Is cúis athais dom bheith ar ais arís don dara huair inniu leis an mBille seo.
This Bill forms the first part of a package of legislative reforms which the Minister for Justice proposes to introduce in relation to the courts and the legal profession.
The Bill provides for substantial increases in the monetary limits of the civil jurisdiction of the Circuit and District Courts. These proposals are contained in sections 2 and 4 of the Bill. In the case of the Circuit Court the existing jurisdiction limit of £15,000 in contract and tort matters will be increased to £30,000. The District Court's jurisdiction limit in contract and tort will be increased from £2,500 to £5,000.
The Bill also includes a number of other important provisions. These include provision for the variation in future by Government order of the monetary limits of the jurisdiction of the Circuit and District Courts, provisions dealing with the costs that may be recovered when a case is taken in a higher court than is necessary, an increase in the number of judges of the High and Circuit Courts and in the number of justices of the District Court, a change in the "style" of address of judges of the District Court and provisions for the service by post of District Court summonses in cases of summary jurisdiction.
The current civil jurisdiction limits of the Circuit and District Courts were set in the Courts Act, 1981. The jurisdiction of these courts were fixed originally by the Courts of Justice Act, 1924, and were increased first in 1953, and again by the Courts Act, 1971 and most recently by the Courts Act, 1981.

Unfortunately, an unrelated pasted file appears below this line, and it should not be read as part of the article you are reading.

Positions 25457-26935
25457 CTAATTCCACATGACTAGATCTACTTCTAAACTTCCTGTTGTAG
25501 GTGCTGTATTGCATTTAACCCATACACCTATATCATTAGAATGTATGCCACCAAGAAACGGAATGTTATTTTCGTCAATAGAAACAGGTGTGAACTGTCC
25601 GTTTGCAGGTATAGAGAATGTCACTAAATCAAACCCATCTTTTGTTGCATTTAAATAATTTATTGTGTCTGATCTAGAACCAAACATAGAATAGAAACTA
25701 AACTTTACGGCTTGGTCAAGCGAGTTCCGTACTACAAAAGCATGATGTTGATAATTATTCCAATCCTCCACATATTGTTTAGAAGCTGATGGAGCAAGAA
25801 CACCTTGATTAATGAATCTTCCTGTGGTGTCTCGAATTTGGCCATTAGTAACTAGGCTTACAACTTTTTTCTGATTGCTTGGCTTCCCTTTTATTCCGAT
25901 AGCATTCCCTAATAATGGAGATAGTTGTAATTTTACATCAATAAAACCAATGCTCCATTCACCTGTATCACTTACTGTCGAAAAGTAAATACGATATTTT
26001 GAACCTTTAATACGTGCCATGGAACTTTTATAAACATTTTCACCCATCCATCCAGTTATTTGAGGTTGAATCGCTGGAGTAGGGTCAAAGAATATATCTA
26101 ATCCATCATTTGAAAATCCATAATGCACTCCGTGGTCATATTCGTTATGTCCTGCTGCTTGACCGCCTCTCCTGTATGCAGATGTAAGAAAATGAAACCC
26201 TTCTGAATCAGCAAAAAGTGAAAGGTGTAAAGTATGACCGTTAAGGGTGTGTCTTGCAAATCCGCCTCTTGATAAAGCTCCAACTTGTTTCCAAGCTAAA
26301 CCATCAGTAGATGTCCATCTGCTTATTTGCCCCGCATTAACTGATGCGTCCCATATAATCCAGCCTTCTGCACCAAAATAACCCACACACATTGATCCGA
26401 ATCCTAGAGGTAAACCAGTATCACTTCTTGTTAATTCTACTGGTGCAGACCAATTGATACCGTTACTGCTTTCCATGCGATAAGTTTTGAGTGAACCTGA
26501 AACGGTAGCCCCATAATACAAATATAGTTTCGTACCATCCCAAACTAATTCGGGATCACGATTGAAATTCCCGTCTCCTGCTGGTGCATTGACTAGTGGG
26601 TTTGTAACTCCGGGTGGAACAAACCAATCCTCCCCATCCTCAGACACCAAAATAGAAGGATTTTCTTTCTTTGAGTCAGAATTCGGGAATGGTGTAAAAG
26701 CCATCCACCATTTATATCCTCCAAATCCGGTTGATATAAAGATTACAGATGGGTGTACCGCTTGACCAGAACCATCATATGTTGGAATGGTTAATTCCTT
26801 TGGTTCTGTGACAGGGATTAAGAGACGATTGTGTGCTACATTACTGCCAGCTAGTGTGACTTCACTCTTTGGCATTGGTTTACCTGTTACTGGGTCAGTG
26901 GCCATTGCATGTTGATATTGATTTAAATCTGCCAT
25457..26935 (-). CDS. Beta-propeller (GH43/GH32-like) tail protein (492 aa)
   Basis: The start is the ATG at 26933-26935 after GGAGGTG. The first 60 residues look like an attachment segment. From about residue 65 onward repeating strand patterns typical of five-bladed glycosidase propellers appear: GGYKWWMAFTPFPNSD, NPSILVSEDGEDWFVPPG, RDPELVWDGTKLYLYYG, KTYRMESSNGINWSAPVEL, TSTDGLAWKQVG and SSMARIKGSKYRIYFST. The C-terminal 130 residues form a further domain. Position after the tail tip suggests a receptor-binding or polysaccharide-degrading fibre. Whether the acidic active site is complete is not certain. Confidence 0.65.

The proposed increased civil jurisdiction limits for the Circuit and District Court, which represent a doubling of the existing limits, are justified on the basis of changes in the cost of living which have occurred since the last revision.
The Fair Trade Commission in its recent report into restrictive practices in the legal profession suggested that the jurisdiction of the Circuit Court should be increased to £25,000 and that the jurisdiction of the District Court should be increased to £5,000. The proposals in the Bill go somewhat further than the limit recommended by the Fair Trade Commission in the case of the Circuit Court and provide that the new jurisdiction limit of that court will be £30,000. A number of other jurisdictions of the Circuit Court which have traditionally been linked to the contract and tort limit will also be similarly increased.
The Circuit Court jurisdiction limit in actions relating to the title of land and equity matters are fixed at £200 rateable valuation by the Courts Act, 1981. However, the court's jurisdiction under the Registration of Title Act, 1964, is limited to land with a rateable valuation not exceeding £60. The Bill provides for an increase in the Circuit Court's jurisdiction in registration of title matters from £60 to £200 which will bring it into line with its jurisdiction limit in other actions concerning land.
As in the case of the Circuit Court, it is proposed to increase the other jurisdiction limits of the District Court which are traditionally linked with that court's contract and tort limit to the revised limit of £5,000.
The principal objective in increasing the jurisdiction limits of the lower courts is to make access to the courts cheaper, speedier and more convenient. The proposed increases in the jurisdiction of the lower courts should allow a greater range of cases to be dealt with in these courts and thereby make access to the courts less costly though savings in legal costs, travelling costs and time absent from work for both litigants and witnesses.
The increased jurisdiction limits should result in more personal injuries actions being heard in the lower courts and this should have a major beneficial effect on the cost of motor insurance. The Government are concerned about the continuing problem of the high cost availability of motor, employer and public liability insurance. These increased jurisdiction limits are important measures to help deal with that problem by cutting court litigation costs which are a significant element in the cost of insurance claims.